The Legendary Legacy Guiding Williston Lacrosse


The Wildcats’ Lacrosse Coach, Connor Mooney, brings a long and legendary legacy to his role.

The game of lacrosse was always a huge part of Mooney’s life. His father, Russ Mooney, is a legendary coach that has been around the game for years. He introduced the sport to his son at a young age, and his love for lacrosse has done nothing but bloom since.

“The game of lacrosse has been a part of my life since I can remember,” Mooney said. “My dad was a high school coach and now is a member of the Western Massachusetts Lacrosse Hall of Fame. I have him to thank for my love of the game.”

Coach Russ Mooney was the head coach of Minnechaug Regional High School’s lacrosse program for over 30 years, and has since been coaching with club teams all over Massachusetts. His latest coaching job is at Western New England University.

Growing up in Wilbraham, Massachusetts, Coach Mooney, 29, was recruited to play lacrosse at Avon Old Farms, one of the top lacrosse programs in NEPSAC every year.

At Avon, Mooney was a four year letterman for the Winged Beavers in lacrosse and produced 245 goals and 131 assists during his career. He was ranked the 49th best recruit in the graduating class of 2010, and 15th overall at his position of attack.

He left a serious athletic legacy at Avon, becoming a three-sport varsity captain of the soccer, basketball, and lacrosse teams during his senior year. His academic and athletic achievement had him recruited by many schools, but he eventually decided on staying close to home and attending the University of Massachusetts, Amherst.

Mooney made an immediate impact at Umass, getting serious minutes and being a main contributor to the team during all of his four years there. He was named to the CAA All-rookie team, NEILA All-New England second and first team, All-CAA second team, listed as a USILA Scholar All American, and won the CAA Academic Achievement Award, just to name a few accomplishments.

After graduating from UMass in 2014 with an undergraduate degree in sports management, Mooney knew he wanted to keep the game of lacrosse in his life in some way, so he decided to get into coaching. He began to study and coach at Western New England University while pursuing his Master’s degree in business administration.

“I knew I wanted to keep the game a part of my life and coaching has been the perfect avenue to do so,” he explained. “It’s great to work with kids who have the same drive and desires that I had as a player; helping them reach their goals is very rewarding.”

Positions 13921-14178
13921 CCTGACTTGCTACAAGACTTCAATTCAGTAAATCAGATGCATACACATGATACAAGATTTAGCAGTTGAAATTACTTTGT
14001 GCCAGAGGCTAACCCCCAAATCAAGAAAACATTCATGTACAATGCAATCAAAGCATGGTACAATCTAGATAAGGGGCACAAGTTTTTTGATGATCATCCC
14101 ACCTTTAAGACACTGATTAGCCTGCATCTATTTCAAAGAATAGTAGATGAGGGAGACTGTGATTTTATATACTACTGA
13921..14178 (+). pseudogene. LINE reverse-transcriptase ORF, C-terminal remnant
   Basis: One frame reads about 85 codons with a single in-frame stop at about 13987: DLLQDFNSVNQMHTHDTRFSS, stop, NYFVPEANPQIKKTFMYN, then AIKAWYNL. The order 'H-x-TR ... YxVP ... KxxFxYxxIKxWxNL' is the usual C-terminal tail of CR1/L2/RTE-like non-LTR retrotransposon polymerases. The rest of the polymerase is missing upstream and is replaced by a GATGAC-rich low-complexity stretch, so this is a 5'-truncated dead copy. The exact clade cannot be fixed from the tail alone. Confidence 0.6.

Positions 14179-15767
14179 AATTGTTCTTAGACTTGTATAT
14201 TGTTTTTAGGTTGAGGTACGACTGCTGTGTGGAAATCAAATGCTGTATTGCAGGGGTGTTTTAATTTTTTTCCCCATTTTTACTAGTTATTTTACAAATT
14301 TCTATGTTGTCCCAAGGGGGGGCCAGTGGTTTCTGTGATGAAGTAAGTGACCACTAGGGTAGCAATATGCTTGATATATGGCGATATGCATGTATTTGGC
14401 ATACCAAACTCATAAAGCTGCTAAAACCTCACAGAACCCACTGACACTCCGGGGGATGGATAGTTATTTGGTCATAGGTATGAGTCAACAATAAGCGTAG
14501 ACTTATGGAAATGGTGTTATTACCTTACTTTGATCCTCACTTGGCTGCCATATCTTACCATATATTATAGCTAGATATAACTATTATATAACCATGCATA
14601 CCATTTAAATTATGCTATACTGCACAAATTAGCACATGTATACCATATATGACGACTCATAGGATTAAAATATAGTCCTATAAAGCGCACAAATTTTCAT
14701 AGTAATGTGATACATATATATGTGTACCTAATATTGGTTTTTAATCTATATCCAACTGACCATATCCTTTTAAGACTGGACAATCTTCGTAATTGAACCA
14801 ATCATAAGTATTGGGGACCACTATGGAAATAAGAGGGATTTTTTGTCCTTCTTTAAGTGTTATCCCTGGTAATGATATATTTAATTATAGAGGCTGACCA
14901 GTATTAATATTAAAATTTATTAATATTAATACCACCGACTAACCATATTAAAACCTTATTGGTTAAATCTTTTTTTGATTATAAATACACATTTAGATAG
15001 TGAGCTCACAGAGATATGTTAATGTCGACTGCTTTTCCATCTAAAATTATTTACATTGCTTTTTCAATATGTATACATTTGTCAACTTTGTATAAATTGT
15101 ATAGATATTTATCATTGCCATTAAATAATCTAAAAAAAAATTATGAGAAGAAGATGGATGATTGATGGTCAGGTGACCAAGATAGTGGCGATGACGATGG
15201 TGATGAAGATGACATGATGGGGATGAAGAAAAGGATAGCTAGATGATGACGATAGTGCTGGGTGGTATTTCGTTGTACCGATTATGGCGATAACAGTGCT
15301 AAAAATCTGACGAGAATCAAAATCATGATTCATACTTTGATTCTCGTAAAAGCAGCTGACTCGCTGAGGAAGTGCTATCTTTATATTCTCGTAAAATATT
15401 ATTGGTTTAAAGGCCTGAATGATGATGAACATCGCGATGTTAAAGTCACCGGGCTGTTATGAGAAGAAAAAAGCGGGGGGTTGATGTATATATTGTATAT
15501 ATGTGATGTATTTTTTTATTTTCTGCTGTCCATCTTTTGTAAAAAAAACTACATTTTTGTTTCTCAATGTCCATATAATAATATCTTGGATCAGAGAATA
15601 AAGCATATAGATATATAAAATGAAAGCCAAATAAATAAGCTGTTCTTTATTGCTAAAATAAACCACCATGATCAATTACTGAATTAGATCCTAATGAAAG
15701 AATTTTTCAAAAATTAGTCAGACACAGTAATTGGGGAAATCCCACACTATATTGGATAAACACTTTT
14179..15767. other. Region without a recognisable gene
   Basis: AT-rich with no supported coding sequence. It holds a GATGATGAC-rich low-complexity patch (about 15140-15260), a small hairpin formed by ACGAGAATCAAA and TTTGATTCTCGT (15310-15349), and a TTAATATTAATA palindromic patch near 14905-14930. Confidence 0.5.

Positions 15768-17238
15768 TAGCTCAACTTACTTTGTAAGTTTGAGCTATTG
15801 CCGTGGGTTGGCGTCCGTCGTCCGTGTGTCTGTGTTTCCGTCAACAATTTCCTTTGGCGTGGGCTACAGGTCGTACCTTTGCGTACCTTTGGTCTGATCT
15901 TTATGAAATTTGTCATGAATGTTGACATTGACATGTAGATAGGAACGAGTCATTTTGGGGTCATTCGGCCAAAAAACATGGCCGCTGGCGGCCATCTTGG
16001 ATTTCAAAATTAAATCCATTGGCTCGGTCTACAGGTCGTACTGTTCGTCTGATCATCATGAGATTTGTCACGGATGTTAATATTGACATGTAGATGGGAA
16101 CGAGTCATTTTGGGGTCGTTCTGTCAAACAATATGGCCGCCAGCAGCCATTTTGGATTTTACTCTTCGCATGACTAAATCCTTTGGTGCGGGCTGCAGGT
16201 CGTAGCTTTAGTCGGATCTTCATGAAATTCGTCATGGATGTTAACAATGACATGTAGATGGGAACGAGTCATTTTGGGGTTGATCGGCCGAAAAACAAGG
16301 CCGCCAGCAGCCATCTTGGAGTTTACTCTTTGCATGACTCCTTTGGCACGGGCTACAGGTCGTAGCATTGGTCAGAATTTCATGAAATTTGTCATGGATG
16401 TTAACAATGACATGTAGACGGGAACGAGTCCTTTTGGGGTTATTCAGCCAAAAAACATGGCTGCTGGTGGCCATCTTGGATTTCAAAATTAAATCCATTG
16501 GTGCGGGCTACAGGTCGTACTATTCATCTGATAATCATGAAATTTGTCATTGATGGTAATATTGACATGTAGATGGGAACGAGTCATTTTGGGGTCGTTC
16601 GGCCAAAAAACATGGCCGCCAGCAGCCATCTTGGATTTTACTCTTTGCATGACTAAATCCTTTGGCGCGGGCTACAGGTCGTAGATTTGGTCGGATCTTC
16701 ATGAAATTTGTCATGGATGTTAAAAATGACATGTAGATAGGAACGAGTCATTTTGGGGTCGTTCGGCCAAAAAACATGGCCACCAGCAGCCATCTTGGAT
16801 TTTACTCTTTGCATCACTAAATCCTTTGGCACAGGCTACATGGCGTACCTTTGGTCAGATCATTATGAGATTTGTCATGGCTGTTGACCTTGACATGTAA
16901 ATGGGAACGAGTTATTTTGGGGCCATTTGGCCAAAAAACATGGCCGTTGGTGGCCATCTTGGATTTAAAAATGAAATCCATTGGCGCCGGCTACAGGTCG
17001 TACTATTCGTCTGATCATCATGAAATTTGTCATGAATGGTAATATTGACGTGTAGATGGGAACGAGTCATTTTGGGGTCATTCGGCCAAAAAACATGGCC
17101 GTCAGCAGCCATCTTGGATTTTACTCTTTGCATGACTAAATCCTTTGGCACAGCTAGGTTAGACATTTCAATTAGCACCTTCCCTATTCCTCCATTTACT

His coaching career lead him down the path of club lacrosse, and he got himself involved with one of the top programs in the country. Through that club, Mooney began meeting players that would open his eyes to job opportunities, and he made his move as quick as possible to try to land a head coaching job.

“I used to work full time for a lacrosse company called 3d Lacrosse,” he said. “I helped run a High School Winter Box League with multiple NEPSAC teams where a few Williston players were competing. They let me know that there was a coaching position open and I contacted Mr. Conroy and was fortunate enough to land the job.”

Since landing the job at Williston, Coach Mooney has led the varsity lacrosse team to successful seasons every year, competing with some of the best programs in all of New England, and has sent multiple kids to play at the next level. Recent grads playing college lacrosse include Noah Brooks (Colby), Kevin Talbot (Wesleyan), Blake Leveston (Franklin & Marshall), and Joe Rees (Clarkson).

Coach Andrew Syfu, who started coaching at Williston before Mooney arrived, believes that Coach Mooney has brought a new perspective of how to coach the sport. He likes to teach his players to work on their strengths and figures out new offensive and defensive game plans for each player that he coaches.

“In terms of lacrosse knowledge and experience, he knows the game as well as anyone I’ve worked with in my 16 years,” Syfu said. “He has dozens of offensive strategies in his back pocket, and he builds strategy based on the strengths of his players, rather than forcing players to fit into a rigid system.”

“Practices are about risk taking and creativity, not diagrams or set patterns,” continued Syfu. “It teaches players that there can be several solutions to a problem. This, in my mind, is the ‘new school’ of teaching that he brings, that has been a positive change in how the game is taught.”

Personally, I have been playing under Coach Mooney for over two years now. When he recruited me to Williston, I didn’t know that much about him as a person or a coach, so I didn’t know what to expect. After seeing first-hand his incredible love and knowledge of the game, I can confidently say that Coach Mooney has been one of the most impactful coaches I’ve ever played for.

The confidence that he had in me as a sophomore starting for the varsity team motivated me to want to be my best every single day, and he gave me and the rest of the team ample opportunities to prove ourselves during any practice or game. He was a huge advocate for me in my recruiting journey and ultimately introduced me to the school where I would attend the next four years of my life.